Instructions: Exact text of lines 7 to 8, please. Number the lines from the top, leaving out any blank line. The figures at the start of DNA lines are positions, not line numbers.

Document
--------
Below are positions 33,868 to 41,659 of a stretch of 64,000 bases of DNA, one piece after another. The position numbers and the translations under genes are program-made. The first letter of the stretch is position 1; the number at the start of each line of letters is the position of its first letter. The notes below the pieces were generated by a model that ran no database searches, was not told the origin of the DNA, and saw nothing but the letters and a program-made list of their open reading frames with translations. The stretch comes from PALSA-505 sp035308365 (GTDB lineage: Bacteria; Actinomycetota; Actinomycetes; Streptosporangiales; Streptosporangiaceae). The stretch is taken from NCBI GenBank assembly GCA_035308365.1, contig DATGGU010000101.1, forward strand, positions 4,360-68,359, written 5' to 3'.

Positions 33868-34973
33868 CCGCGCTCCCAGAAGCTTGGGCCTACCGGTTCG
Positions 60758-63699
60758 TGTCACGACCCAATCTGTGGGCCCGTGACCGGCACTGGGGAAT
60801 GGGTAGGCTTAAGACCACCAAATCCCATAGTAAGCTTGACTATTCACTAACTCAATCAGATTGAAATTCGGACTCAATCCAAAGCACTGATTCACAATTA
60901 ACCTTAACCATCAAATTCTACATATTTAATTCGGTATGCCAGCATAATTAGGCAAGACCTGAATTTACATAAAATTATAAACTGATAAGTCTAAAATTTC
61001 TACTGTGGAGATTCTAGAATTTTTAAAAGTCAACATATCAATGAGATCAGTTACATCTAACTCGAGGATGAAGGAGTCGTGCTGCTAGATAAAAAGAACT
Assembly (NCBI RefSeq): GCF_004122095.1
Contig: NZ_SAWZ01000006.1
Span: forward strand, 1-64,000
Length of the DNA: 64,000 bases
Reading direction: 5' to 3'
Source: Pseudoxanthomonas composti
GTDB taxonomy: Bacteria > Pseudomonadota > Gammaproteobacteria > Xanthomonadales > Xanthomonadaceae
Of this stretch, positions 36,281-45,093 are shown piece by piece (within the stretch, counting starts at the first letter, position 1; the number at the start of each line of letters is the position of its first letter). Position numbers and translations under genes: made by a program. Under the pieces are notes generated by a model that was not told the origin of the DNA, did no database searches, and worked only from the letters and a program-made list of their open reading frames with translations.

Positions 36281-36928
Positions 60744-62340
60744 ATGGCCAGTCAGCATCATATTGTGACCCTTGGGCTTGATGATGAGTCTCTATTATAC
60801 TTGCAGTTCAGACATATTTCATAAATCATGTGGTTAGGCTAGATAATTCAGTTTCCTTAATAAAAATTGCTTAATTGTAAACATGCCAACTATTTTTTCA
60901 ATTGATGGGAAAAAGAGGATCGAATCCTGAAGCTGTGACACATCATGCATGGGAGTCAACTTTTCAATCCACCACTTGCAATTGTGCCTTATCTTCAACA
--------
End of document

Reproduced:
60901 ACCTTAACCATCAAATTCTACATATTTAATTCGGTATGCCAGCATAATTAGGCAAGACCTGAATTTACATAAAATTATAAACTGATAAGTCTAAAATTTC
61001 TACTGTGGAGATTCTAGAATTTTTAAAAGTCAACATATCAATGAGATCAGTTACATCTAACTCGAGGATGAAGGAGTCGTGCTGCTAGATAAAAAGAACT